Gary Gorrow is a mindfulness coach whose clients include Cate Blanchett, Gemma Ward, and Zoe Foster Blake. He has spent the last 15 years working around the world as a Vedic meditation master teacher and mentor, and has now channeled his commitment to higher-consciousness and healing into an amazing new wellness retreat named Soma.
Nestled in the lush rainforest of Byron Bay’s hinterland, the purpose-built sanctuary accomodates both group retreats and private stays. All the details on the property are highly considered and designed to integrate with the property’s natural setting, from the custom furniture to the art curation (which includes the work of 14 photographers including Woody Gooch, Vicki Lee, Stephen Dupont, Kate Bellm, and Rae Begley).
We asked Gorrow about his latest project.
Can you tell us a bit about your background working in mindfulness, meditation, and mentorship? How did you get into it and where has this career taken you?
I guess I was always a deep thinker as a child, often contemplating the meaning of life and exploring different philosophies and wisdom traditions. I learned to meditate when I was 21 and this was a turning point for me. The practice had such a transformative effect for me that I knew at some point I’d be teaching. But things really evolved in a natural way; I knew I had to do my inner-work first, so I spent many years practicing, studying, and developing myself to a level that was worthy of teaching others. I simply had a passion for growing and helping people and it has blossomed from there. I’ve had the gift of teaching thousands of people from all walks of life—supermodels, CEO’s, AFL football teams, Google, and my favourite of all: everyday folk.
Where did the idea for opening a meditation sanctuary begin and how long was the project in the making for?
I had the thought about 15 years ago, so it’s been a long-time in the making. I always knew the time would come, but to be honest I had no idea it would look like what it does today. I just knew I wanted to create a place where people could do deep, authentic inner-work and evolve their lives. I honestly feel that life has a plan for us all and we have a responsibility to listen, follow our cues, and play our role.
Were you always drawn to Byron Bay’s hinterland as the site for Soma?
Byron has a special place in my heart (and millions of other’s). I’ve been coming here since I was a little kid and I’ve had some of the best times of my life in the Shire. Given that I’m in the wellness space and Byron is regarded as a place of healing and transformation, it was a complete no-brainer when it came to choosing to create Soma here. It did however take me years to find the right site. It needed to have a special something. When I set foot on this land it spoke to me immediately and I knew I’d found home.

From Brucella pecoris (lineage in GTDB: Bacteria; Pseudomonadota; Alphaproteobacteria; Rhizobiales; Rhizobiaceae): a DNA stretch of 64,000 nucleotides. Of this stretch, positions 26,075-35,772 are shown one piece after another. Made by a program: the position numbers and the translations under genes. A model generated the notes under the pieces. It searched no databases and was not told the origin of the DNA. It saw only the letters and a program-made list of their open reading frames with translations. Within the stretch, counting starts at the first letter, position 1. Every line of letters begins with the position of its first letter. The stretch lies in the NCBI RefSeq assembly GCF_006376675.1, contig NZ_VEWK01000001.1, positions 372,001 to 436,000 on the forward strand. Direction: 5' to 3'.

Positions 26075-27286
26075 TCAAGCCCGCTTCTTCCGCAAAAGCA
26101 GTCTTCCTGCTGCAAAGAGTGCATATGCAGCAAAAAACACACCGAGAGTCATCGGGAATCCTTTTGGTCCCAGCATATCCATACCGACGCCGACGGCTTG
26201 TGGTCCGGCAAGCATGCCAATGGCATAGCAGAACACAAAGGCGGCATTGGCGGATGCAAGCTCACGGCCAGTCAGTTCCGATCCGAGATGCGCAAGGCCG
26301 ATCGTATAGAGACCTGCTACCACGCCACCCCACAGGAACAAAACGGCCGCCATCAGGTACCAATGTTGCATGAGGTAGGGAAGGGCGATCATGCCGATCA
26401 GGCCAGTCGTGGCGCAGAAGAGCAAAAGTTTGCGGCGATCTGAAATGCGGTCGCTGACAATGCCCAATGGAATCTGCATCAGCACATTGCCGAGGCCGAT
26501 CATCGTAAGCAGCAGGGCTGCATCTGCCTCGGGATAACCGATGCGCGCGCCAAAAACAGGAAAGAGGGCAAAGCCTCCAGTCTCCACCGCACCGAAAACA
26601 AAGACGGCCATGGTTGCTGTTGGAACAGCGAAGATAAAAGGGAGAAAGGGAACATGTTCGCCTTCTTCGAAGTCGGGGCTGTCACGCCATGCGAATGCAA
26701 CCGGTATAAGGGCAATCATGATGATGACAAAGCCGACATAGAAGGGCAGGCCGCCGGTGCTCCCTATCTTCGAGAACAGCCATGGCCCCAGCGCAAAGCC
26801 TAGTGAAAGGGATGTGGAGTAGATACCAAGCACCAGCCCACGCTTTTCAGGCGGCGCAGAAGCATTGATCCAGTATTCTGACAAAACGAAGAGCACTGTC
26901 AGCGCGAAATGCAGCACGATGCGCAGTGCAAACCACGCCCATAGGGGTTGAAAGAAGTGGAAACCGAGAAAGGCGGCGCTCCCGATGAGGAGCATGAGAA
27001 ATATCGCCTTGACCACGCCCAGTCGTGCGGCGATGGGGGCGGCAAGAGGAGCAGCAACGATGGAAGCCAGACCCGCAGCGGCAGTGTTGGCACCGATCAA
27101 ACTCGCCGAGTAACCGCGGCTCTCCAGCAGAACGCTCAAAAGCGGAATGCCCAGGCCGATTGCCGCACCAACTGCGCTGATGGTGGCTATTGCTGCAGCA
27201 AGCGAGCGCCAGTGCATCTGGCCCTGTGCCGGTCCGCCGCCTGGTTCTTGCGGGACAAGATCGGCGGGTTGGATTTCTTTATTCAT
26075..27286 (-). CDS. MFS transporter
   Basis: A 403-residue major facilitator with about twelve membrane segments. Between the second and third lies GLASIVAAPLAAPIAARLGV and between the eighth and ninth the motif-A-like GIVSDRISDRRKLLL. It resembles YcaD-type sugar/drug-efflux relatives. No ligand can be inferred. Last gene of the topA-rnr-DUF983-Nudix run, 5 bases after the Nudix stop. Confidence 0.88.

Where did the name come from?
The word Soma dawned in my mind one day and I thought, ‘Yep, that’s it’. It feels like a neology but there is some history behind it. Soma is a Sanskrit word that has multiple meanings, such as the nectar of life, the flow of consciousness, it’s one of the names of the moon, and also the quality that the full moon radiates. It’s also the name of a family of psychedelic plants used by the ancient yogis. In Greek it means body.
The geodesic dome studio looks absolutely incredible. What other features will people find at Soma?
There’s 22 acres of exotic trees, rainforest trails, and bamboo forest. There’s a 200-year-old Morton Bay Fig tree with hanging beds in it, numerous treatment rooms, a freshwater infinity swimming pool, a huge communal fire pit, and a spring-fed dam laden with lotus flowers. We also have a moonlight cinema as well as over 50 pieces of art throughout the house.
What was your vision for the space and how did you bring it to life?
The retreat house was the vision of my brother George Gorrow [who founded the fashion label Ksubi and The Slow hotel in Bali]. He designed the place along with his architect Rieky Sunur. The other features of the place were part of my dreaming. It was all brought to life with a lot of hard work, funding, great people, and grace.
How does being at Soma make you feel?
The land certainly has a healing presence; the house is contemporary and inspiring on many levels. People tend to find that after walking into Soma their nervous systems start to decompress. Once they start to experience the retreat programs they absolutely find themselves in a shifted state, mentally and physically.